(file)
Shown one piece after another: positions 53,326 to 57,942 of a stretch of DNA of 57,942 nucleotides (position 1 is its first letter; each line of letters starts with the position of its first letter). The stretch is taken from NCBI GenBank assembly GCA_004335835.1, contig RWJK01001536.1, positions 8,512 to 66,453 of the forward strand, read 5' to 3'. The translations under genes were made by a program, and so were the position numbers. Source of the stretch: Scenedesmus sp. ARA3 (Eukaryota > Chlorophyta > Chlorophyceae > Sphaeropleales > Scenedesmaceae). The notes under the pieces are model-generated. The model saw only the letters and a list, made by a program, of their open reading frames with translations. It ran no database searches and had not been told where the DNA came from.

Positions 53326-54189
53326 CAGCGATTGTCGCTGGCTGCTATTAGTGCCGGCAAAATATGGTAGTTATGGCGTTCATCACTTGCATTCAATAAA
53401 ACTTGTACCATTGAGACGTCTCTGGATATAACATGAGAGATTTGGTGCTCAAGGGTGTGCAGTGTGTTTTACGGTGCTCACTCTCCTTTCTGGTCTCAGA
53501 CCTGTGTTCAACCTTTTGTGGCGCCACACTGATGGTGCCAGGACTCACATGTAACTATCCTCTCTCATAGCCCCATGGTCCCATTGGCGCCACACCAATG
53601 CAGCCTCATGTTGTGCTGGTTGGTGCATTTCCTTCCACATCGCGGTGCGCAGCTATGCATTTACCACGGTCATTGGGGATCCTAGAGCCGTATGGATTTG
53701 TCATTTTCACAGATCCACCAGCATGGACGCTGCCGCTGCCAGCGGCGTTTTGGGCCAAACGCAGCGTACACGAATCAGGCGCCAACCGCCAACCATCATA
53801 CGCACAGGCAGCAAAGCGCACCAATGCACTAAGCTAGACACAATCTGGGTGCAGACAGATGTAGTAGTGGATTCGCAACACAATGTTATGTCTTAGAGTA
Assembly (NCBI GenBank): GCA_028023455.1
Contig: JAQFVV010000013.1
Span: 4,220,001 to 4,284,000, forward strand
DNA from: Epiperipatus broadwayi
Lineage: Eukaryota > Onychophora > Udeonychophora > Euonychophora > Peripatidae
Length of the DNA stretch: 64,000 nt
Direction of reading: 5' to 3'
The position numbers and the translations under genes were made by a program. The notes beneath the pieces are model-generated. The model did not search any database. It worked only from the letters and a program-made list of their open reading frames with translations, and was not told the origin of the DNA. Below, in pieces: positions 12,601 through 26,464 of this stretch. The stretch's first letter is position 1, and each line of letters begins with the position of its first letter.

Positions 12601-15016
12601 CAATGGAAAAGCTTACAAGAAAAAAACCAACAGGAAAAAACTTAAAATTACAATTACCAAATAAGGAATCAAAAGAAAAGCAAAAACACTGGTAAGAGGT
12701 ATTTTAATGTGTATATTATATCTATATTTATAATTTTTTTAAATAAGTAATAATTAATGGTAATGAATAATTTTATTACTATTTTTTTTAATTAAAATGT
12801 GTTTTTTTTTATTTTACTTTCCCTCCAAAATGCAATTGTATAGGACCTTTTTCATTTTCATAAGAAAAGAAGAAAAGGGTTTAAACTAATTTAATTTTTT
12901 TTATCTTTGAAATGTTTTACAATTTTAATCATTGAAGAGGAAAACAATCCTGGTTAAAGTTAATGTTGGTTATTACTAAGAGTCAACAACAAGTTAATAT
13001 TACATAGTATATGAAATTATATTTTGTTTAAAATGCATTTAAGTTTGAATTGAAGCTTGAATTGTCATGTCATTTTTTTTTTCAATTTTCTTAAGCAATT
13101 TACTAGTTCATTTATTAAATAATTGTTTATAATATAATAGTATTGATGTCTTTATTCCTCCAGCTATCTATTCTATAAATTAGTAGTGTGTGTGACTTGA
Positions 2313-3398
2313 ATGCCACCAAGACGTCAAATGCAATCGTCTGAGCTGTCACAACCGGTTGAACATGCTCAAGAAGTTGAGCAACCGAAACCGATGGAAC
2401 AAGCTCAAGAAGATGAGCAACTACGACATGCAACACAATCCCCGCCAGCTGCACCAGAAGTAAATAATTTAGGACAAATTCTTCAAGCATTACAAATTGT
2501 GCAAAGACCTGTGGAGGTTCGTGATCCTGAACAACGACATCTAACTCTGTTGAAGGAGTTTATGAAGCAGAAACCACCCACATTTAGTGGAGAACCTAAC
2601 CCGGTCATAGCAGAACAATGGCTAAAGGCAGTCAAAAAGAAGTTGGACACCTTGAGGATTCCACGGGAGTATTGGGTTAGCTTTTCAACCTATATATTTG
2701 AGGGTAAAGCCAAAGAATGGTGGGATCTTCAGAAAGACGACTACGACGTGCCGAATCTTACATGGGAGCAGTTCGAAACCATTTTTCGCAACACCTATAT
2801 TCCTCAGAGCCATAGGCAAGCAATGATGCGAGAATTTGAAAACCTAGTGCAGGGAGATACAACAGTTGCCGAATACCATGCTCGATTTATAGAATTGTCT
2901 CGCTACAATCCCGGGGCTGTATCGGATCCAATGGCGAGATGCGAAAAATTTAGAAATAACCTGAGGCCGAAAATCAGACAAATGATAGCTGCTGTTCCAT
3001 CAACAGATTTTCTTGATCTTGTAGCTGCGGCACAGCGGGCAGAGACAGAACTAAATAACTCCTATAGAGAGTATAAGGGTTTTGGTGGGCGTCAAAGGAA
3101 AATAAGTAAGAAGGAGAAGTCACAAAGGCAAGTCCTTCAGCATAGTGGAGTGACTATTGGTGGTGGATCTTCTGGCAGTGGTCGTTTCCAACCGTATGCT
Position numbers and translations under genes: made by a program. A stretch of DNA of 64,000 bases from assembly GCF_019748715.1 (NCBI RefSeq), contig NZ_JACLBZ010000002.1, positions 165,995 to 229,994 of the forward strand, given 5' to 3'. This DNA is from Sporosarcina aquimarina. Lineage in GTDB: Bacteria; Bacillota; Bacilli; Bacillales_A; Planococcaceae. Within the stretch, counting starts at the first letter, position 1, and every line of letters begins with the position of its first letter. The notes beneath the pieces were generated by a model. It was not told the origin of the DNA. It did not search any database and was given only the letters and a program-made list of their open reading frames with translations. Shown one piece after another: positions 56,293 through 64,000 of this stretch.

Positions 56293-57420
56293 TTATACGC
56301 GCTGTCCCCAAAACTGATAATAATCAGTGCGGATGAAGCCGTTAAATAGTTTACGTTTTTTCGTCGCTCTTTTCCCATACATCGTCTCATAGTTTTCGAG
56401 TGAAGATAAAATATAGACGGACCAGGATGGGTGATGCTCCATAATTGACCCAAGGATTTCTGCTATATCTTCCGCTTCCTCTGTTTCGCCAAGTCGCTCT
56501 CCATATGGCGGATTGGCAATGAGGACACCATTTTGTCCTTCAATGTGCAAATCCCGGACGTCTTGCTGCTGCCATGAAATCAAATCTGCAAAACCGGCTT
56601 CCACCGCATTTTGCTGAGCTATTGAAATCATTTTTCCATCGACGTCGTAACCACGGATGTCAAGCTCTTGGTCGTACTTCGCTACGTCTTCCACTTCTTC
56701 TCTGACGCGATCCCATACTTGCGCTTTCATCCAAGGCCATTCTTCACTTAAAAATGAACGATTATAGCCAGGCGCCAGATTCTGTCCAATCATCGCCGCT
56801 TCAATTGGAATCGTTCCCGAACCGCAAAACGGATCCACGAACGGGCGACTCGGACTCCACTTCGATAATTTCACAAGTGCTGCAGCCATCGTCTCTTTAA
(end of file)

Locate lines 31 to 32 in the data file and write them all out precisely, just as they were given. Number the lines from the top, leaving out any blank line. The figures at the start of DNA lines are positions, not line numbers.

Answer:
2901 CGCTACAATCCCGGGGCTGTATCGGATCCAATGGCGAGATGCGAAAAATTTAGAAATAACCTGAGGCCGAAAATCAGACAAATGATAGCTGCTGTTCCAT
3001 CAACAGATTTTCTTGATCTTGTAGCTGCGGCACAGCGGGCAGAGACAGAACTAAATAACTCCTATAGAGAGTATAAGGGTTTTGGTGGGCGTCAAAGGAA